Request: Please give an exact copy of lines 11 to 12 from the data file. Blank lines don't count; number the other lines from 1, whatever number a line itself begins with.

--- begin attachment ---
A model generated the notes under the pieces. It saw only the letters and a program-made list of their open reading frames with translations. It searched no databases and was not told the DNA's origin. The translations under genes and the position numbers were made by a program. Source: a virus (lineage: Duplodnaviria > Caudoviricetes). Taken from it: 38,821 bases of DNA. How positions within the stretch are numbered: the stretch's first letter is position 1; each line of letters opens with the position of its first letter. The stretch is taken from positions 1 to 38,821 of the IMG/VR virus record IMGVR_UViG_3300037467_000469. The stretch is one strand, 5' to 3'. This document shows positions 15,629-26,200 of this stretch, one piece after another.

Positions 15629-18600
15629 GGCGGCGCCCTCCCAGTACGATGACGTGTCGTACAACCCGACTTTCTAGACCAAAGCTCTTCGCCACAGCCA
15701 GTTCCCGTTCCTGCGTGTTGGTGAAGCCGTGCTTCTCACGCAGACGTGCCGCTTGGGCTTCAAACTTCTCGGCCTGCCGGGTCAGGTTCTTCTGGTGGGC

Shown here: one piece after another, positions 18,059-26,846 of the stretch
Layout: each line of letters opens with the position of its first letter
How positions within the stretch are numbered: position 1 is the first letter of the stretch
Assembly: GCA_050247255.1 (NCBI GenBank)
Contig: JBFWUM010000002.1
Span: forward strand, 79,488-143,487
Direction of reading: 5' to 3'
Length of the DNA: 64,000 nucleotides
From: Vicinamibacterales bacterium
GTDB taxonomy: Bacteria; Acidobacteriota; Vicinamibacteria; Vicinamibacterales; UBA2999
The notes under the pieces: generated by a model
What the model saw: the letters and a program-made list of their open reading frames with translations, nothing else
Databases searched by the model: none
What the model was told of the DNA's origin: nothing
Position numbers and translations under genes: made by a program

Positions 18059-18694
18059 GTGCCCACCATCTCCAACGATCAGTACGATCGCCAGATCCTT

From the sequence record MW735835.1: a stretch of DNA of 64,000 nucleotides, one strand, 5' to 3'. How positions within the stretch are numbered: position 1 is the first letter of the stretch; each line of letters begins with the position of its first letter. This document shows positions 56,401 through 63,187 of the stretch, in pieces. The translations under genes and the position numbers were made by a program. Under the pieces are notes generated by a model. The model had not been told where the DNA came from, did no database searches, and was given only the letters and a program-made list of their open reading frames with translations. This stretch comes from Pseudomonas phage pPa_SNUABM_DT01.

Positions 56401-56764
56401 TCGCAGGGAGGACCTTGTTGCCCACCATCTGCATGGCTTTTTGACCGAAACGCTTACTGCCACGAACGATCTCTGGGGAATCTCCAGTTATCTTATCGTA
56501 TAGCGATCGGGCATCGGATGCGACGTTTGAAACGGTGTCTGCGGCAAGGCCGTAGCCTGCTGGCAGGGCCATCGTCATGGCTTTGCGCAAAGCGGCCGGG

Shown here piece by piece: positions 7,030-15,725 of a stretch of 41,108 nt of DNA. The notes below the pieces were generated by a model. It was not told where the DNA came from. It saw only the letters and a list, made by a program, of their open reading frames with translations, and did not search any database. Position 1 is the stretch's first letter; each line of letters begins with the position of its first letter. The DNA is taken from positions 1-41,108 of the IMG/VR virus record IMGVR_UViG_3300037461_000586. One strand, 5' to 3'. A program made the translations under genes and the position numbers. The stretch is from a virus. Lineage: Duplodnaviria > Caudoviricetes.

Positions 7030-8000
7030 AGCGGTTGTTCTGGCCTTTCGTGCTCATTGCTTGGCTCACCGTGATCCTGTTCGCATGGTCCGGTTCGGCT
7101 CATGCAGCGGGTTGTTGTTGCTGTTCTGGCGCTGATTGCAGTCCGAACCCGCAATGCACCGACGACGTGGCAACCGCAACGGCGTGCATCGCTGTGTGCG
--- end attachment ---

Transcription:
Direction of reading: 5' to 3'
Length of the DNA: 64,000 nucleotides